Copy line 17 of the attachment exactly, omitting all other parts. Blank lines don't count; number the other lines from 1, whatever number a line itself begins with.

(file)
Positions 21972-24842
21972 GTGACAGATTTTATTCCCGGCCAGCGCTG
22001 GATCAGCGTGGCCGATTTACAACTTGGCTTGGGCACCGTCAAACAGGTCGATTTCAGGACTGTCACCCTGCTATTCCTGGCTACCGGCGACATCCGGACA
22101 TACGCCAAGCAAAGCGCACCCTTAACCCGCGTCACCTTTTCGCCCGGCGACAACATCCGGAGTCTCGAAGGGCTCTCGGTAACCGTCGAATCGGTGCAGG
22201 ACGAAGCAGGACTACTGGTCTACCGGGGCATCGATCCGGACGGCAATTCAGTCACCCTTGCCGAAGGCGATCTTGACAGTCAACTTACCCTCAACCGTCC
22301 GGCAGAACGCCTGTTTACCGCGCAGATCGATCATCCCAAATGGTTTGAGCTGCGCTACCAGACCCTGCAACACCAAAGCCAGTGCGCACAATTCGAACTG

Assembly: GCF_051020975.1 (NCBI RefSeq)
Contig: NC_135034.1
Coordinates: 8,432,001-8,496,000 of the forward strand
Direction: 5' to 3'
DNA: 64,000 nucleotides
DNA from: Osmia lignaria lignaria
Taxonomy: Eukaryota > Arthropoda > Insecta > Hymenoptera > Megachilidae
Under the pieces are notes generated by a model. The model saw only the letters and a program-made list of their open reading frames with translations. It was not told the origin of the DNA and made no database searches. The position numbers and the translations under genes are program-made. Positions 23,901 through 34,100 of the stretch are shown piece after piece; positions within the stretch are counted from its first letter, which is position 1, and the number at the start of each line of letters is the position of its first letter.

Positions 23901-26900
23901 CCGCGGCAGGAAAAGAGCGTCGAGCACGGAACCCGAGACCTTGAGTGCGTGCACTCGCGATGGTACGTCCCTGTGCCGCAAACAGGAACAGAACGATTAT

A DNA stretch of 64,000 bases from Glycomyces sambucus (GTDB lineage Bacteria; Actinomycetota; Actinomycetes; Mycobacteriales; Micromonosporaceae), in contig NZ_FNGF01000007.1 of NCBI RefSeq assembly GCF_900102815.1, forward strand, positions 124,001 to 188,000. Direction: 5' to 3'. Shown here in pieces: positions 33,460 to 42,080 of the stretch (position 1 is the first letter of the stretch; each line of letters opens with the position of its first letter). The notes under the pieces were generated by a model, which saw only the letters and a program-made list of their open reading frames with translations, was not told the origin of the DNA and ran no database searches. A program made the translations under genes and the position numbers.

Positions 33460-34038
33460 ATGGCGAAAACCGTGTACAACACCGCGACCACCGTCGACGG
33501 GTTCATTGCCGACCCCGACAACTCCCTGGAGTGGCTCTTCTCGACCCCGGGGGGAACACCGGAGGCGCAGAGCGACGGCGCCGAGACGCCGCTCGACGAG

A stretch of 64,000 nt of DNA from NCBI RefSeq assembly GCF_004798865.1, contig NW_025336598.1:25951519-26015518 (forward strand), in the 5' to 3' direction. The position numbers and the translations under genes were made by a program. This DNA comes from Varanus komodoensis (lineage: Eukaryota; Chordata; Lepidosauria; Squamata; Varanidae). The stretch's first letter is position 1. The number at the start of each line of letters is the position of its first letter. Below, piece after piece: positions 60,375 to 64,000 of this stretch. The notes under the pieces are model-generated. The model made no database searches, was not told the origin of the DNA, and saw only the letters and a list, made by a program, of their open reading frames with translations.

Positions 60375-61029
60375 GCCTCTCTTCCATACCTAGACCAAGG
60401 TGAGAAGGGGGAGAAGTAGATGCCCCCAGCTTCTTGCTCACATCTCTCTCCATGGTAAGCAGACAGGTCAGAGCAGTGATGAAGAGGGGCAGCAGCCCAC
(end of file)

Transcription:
A DNA stretch of 64,000 bases from Glycomyces sambucus (GTDB lineage Bacteria; Actinomycetota; Actinomycetes; Mycobacteriales; Micromonosporaceae), in contig NZ_FNGF01000007.1 of NCBI RefSeq assembly GCF_900102815.1, forward strand, positions 124,001 to 188,000. Direction: 5' to 3'. Shown here in pieces: positions 33,460 to 42,080 of the stretch (position 1 is the first letter of the stretch; each line of letters opens with the position of its first letter). The notes under the pieces were generated by a model, which saw only the letters and a program-made list of their open reading frames with translations, was not told the origin of the DNA and ran no database searches. A program made the translations under genes and the position numbers.